The clay courts at the French Open shouldn’t be considered a Waterloo for American players. Even though an American man hasn’t won the tournament since 1999, and only two women have captured the title this millennium, the current crop of American professionals have shown at different points that they’re comfortable on the soft stuff.
Here’s a look at five Americans who could make some noise at Roland Garros.
The U.S. No. 1 has become the standard-bearer among his countrymen in 2017, winning two titles already this year.
Possessing one of the heaviest forehands and serves in men’s tennis, Sock’s game translates well on all surfaces. In fact, the first title of his career came at the U.S. Clay Court Championships in Houston.
The momentum from that initial title-winning run carried over to the French Open that year, as he reached the round of 16 with wins over Grigor Dimitrov, Pablo Carreno Busta and Borna Coric along the way, marking the first time he reached the second week at a Slam.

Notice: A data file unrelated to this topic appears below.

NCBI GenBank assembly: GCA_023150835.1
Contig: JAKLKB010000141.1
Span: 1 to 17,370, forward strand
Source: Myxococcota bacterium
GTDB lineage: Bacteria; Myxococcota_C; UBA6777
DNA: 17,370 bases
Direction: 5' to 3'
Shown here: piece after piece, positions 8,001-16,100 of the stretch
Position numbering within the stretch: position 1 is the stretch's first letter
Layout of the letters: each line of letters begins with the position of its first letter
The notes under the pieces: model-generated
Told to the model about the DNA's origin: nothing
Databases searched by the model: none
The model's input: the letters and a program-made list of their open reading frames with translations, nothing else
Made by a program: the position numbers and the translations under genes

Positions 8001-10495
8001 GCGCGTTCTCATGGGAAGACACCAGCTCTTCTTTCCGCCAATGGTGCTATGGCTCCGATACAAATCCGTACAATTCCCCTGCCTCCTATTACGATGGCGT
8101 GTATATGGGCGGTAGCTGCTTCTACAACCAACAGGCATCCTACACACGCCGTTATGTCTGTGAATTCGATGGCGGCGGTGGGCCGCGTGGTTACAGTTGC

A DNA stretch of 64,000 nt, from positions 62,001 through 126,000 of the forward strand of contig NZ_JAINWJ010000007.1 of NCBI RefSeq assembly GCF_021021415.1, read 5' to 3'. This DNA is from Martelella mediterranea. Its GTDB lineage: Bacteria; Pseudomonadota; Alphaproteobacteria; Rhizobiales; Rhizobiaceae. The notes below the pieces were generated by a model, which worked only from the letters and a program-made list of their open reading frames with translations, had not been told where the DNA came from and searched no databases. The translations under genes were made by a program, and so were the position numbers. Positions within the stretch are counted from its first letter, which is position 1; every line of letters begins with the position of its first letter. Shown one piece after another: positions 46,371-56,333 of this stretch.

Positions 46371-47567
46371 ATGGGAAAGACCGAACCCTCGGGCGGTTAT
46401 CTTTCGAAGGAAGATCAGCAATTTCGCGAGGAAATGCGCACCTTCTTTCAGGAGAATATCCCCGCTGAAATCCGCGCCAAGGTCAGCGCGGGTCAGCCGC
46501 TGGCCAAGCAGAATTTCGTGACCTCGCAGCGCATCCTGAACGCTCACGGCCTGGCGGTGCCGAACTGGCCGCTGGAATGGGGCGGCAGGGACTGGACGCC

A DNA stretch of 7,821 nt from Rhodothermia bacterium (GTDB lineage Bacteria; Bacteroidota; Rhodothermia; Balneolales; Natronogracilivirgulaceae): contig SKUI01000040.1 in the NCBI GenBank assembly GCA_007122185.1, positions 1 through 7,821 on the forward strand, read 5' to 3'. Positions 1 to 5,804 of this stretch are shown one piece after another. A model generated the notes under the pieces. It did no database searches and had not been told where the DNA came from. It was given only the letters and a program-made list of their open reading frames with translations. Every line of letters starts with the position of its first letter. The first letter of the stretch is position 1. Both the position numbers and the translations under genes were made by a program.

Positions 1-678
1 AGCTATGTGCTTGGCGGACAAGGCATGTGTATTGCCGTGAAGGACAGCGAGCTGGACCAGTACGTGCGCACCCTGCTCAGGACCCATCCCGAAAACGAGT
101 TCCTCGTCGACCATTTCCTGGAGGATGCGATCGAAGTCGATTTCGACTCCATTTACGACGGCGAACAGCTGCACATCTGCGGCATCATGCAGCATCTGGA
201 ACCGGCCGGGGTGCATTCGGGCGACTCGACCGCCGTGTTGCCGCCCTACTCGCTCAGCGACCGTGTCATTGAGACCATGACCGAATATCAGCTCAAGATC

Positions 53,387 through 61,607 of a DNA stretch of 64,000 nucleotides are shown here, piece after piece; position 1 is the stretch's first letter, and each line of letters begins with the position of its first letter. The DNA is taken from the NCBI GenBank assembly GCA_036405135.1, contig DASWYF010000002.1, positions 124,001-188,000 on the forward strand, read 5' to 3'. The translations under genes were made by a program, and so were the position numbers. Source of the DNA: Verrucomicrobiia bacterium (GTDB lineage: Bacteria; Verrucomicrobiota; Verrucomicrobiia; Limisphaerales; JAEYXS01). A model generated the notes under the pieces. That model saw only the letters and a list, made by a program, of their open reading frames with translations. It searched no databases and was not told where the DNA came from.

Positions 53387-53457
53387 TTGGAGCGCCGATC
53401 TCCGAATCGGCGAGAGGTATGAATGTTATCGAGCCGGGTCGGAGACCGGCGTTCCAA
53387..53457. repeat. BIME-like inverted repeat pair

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Harrison, in the midst of the best season of his career, is taking no shortcuts on the path to establishing himself as a threat on any surface.
As soon as the hard-court stretch ended—and after taking time to get married—Harrison hit the clay in Europe, bypassing the U.S. Clay Court Championships.
There were some initial setbacks, but Harrison managed to win a match in three straight tournaments before losing to Janko Tipsarevic in Geneva.
He also teamed up with Michael Venus to capture his first clay-court doubles title in that span, winning the Estoril Open—on his birthday, no less.